Northwest Military Blogs: Army West Blog

Posts made in: November, 2010 (35) Currently Viewing: 1 - 10 of 35

November 1, 2010 at 10:38am

191st Infantry Brigade mentor students

This from The News Tribune: Like Pied Pipers in camouflage, the men of the 191st Infantry Brigade draw a crowd of curious kids when they walk onto a school playground.

"It's the uniform," one of them quips, as small knots of students gawk and slowly inch closer to the military men.

The soldiers from Joint Base Lewis-McChord feel at home here at Evergreen Elementary School in Spanaway. They visit weekly during lunchtimes to serve as mentors, friends, sounding boards and - on this sunny Wednesday - added players in a game of recess kickball.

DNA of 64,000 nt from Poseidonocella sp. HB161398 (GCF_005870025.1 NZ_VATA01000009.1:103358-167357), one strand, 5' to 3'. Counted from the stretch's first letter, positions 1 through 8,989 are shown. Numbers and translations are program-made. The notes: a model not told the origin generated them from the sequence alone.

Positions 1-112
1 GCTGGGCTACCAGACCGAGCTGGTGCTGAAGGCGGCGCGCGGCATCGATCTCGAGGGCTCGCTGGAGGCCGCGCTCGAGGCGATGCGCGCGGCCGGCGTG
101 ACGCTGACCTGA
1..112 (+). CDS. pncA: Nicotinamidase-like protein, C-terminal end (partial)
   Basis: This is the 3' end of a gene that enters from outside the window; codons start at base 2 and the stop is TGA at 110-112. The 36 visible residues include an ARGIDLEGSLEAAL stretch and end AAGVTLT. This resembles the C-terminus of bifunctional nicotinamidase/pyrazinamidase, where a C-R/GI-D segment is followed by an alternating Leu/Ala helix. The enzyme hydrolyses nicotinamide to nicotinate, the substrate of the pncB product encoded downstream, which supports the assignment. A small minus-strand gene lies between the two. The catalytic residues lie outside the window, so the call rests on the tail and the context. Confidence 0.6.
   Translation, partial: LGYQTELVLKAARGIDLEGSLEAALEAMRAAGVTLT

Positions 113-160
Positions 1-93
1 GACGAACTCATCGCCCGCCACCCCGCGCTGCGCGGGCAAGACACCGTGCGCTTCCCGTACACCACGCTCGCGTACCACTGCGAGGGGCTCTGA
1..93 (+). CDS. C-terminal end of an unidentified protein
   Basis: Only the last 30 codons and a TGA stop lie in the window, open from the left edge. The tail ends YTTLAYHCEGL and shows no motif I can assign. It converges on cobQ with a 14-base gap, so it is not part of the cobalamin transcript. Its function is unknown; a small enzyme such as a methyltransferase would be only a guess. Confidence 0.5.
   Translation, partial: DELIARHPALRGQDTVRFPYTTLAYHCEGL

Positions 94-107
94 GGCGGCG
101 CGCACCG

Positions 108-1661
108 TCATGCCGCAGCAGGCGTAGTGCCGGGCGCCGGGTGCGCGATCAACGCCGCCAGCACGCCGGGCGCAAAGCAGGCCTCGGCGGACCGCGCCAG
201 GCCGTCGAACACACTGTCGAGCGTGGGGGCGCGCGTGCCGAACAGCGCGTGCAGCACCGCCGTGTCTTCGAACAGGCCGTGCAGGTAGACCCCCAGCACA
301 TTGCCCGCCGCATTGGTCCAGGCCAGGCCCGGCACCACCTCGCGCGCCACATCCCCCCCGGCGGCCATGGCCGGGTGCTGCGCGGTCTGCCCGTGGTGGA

To read the entire story, click here.

Filed under: News To Us,

November 2, 2010 at 2:53pm

Single soldiers to get new place to hang out

This from The News Tribune: The new "Warrior Zone" at Joint Base Lewis-McChord isn't going to be a place to practice firing an M4.

It's designed to become a place where single soldiers can hang out, eat and play games. The $10 million site is under construction by Stellar, a Florida contractor, and it's expected to open next year.

To read about the features and see an artist rendition, click here.

Filed under: Fort Lewis, Games, News To Us,

November 3, 2010 at 12:07pm

Madigan to educate 400 soldiers, families about TBI

MADIGAN ARMY MEDICAL CENTER, Tacoma, Wash. - More than 400 Joint Base Lewis-McChord soldiers and family members are registered to attend a Traumatic Brain Injury Symposium sponsored by the Madigan Healthcare System November 4 at the McChord Field Club.